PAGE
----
You know the story - you find something great you want to learn about and implement in your classroom. And then, IF you get the gumption to ask for support, most of the time the answer is “we don’t have the time or the funds right now, but it sounds like a great idea, I bet you could do it on your own, you rockstar, so go for it.”
This is what I call the Teacher DIY status quo of education.
And, I’m telling you teacher-friend, it’s killin’ us.
It’s so draining to not have support from someone who has done it before, helping us guide our path to make sure we’re using our time as effectively as possible, and not having to use a ton of time just researching the possibilities or options for each step of the way.
I’ve done this before. I flipped my own classroom for 10+ years and have now helped thousands of teachers flip their own classrooms as well. And if you’ll have me, I would absolutely love to help you do the same. Just stick around for a while, and I will certainly show you how.
The last potential con of flipping your classroom is the possible resistance of students and/or parents. Meaning, they come to class in those first few days, learn that you flip your classroom and throw a hissy-fit.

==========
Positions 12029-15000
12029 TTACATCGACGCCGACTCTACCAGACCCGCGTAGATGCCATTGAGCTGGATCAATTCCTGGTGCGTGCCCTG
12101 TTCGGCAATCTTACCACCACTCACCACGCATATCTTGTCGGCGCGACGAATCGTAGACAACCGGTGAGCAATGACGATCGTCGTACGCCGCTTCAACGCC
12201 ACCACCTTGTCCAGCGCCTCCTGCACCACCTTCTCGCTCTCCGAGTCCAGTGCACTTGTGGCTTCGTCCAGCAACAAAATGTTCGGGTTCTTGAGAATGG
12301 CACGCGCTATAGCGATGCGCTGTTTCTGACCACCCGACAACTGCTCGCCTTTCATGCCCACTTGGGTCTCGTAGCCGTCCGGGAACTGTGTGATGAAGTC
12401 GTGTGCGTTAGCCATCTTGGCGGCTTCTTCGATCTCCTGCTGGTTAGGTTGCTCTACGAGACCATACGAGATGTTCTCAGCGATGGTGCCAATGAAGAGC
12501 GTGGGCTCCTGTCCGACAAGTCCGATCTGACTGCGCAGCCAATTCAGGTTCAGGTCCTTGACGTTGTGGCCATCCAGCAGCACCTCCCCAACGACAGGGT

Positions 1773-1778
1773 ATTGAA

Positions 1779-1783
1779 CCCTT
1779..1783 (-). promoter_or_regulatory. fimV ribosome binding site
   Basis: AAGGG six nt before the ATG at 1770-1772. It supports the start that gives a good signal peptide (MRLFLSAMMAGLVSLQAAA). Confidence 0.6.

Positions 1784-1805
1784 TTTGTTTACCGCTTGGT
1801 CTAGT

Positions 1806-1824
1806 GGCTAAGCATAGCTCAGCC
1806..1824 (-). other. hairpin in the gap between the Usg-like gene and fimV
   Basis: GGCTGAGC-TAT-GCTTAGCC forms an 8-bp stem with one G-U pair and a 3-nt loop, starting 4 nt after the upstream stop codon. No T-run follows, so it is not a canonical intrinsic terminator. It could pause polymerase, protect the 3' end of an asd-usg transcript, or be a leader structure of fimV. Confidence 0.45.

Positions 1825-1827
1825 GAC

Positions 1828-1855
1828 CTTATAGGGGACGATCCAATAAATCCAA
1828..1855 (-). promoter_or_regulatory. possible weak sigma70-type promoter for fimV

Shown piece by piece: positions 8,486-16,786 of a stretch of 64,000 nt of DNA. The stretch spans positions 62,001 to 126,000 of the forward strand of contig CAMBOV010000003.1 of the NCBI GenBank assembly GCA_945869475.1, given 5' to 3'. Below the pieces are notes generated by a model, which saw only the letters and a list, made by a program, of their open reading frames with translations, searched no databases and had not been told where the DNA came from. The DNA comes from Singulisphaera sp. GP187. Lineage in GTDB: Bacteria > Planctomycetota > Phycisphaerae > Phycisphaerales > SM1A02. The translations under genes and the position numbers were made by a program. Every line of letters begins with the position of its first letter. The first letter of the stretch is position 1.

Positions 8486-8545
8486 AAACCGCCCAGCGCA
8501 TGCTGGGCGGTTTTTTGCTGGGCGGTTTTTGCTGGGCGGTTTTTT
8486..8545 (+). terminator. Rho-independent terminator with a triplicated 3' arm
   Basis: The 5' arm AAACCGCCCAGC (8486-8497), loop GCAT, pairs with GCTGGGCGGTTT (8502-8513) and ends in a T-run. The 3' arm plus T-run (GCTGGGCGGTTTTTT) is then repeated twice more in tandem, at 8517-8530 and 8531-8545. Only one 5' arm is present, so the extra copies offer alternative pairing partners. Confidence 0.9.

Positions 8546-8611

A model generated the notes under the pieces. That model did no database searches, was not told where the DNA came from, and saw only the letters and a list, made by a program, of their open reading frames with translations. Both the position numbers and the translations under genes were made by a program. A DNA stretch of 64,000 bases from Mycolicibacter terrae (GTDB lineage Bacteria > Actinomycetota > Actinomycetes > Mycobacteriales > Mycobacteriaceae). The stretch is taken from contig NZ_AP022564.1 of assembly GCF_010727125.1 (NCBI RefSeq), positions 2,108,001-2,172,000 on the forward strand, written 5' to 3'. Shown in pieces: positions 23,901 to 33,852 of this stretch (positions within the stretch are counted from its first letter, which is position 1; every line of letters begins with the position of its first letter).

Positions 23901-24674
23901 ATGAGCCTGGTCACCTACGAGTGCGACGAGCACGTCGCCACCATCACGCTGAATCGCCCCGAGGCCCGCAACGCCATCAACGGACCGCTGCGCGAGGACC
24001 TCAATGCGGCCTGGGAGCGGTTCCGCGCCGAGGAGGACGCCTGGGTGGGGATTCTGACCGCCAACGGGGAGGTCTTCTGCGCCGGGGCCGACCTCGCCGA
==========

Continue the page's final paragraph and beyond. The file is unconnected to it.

Yes, it's happened. In my ten-plus years of flipping it only happened to me once, but other teachers I’ve worked with have experienced it, and it may be something you are worried about.
The first thing I’ll say is that in my 10+ years of flipping it only happened once. And this student, like in many cases I’ve seen with teachers I’ve worked with, this student and her parents resisting the flipped classroom was not the only issue they were dealing with or fighting in the school. The lesson being to not take it personally.
The second thing I’ll say is that there are absolutely steps you can take to avoid this all-together, and it’s part of what I teach inside of my online course, Flipped Classroom Formula, and what I call having Flipped Classroom Foresight.
You’ve got to be proactive and see coming any potential hurdles of your flipped classroom for your students and parents. Just as you would prep your flipped classroom differently in a 1:1 devices classroom as a classroom of students with no devices, you should be equally prepared for students and parents who may not be on board for your flipping technique.